Caden Mark Gardner
Francine is holding on for dear life as her nuclear family falls into disarray with a cheating porno theater-owning husband, a fetishistic teenage son who gains local notoriety for stomping on feet, and a rebellious daughter with an unplanned pregnancy. Francine is unloved, ignored, and routinely humiliated.
The film is brave, generous, and vulnerable about how often and how long queer people have to negotiate with concepts of childhood and home, and how they carry the loaded, weighted sense of dread, painful memories, and regret among their families.
People reliving or articulating past traumas on screen is fairly standard in social issue documentaries. What is most striking about Silent Voice is that it presents its main subject, Khavaj, and his personal story without inflicting more pain or describing it in detail, even if the shocks to his mind and body are still painfully tangible.
A 1959 postapocalyptic melodrama with Harry Belafonte and a recent domestic portrait set in 1960 have this week’s pair of writers thinking about displacement in America.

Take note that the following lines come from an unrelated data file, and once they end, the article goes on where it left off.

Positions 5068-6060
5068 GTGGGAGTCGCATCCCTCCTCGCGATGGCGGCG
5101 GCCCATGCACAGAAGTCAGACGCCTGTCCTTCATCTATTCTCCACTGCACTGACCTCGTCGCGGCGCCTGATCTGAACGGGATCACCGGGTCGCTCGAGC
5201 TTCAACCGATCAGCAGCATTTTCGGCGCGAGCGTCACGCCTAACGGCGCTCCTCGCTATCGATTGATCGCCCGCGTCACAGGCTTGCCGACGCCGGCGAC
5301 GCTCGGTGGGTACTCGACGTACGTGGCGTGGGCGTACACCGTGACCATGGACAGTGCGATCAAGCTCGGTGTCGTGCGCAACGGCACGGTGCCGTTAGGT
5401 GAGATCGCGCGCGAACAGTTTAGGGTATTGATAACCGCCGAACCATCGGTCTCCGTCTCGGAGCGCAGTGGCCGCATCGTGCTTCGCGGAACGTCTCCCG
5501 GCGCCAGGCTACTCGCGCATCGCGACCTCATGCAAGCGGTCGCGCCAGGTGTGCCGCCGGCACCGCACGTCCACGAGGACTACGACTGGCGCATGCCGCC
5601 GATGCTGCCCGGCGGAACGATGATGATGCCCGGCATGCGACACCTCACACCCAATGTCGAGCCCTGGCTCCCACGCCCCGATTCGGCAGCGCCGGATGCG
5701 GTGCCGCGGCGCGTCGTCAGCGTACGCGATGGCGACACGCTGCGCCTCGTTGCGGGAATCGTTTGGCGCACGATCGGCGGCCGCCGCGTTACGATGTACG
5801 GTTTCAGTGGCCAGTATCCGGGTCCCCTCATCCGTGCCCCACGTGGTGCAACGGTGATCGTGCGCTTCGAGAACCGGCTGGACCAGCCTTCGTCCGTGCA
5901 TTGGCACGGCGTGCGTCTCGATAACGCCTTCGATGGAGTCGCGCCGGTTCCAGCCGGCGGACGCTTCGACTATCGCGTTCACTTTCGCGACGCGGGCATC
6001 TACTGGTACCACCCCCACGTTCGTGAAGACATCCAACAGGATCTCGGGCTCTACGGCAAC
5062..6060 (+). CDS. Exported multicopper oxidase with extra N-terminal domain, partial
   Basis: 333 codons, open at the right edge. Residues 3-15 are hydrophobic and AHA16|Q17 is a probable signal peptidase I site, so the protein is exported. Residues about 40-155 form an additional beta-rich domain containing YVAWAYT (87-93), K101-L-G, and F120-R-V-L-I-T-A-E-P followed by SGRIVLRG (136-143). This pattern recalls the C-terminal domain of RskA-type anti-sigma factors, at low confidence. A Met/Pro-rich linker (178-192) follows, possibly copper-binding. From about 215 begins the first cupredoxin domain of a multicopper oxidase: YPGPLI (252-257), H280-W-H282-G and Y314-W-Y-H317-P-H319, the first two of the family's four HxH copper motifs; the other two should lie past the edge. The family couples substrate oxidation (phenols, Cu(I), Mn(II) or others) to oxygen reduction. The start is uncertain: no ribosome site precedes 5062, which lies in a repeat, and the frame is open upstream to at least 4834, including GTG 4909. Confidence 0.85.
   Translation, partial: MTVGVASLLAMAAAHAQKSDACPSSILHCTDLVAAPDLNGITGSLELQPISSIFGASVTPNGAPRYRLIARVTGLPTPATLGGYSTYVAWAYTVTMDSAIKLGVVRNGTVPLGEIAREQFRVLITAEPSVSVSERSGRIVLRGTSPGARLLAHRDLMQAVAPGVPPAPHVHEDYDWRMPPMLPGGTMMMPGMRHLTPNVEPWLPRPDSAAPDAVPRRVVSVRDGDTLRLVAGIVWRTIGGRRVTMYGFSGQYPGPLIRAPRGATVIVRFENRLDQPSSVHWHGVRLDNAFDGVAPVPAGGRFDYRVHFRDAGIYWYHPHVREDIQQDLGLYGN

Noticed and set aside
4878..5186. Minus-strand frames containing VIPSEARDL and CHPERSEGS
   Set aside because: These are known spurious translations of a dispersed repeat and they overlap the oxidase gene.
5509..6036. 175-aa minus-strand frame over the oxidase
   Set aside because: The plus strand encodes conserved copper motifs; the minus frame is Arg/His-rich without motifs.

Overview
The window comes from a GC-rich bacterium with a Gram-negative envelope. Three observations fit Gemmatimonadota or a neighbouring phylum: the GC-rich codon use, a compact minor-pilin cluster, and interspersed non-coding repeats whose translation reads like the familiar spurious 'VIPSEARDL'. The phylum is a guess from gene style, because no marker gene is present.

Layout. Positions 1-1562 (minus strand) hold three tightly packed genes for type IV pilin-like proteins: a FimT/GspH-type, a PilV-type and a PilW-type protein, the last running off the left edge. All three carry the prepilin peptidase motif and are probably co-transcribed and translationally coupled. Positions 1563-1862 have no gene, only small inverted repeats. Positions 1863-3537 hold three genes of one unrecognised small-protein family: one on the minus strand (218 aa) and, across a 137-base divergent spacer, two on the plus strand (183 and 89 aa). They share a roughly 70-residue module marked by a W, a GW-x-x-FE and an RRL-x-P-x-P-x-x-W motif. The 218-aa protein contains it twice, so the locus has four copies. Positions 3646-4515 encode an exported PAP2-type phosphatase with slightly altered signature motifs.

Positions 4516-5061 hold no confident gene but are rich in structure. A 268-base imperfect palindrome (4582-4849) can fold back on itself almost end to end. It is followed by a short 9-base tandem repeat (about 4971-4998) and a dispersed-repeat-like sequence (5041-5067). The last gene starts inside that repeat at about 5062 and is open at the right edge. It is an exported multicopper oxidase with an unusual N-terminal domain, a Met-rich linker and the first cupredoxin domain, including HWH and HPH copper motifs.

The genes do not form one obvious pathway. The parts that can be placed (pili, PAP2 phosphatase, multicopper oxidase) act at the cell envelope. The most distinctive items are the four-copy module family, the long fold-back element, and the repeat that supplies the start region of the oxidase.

There is a difference between making a film of sociopolitical and cultural value and making a film about important sociopolitical and cultural matters. In some cases the latter may beget the former, but it is not a given.
Dark Waters is at once a legal thriller, an environmental disaster movie, and a dramatized historical document of a region, spanning decades, from the atomic age to present. On its face, such a project, set primarily in corporate offices, might seem an unlikely fit for Todd Haynes.
A Couch in New York was Akerman’s ode to classic Hollywood, specifically screwball comedies from the European masters who came to America as émigrés and exiles from their troubled home countries, such as Billy Wilder, Charlie Chaplin, and Ernst Lubitsch.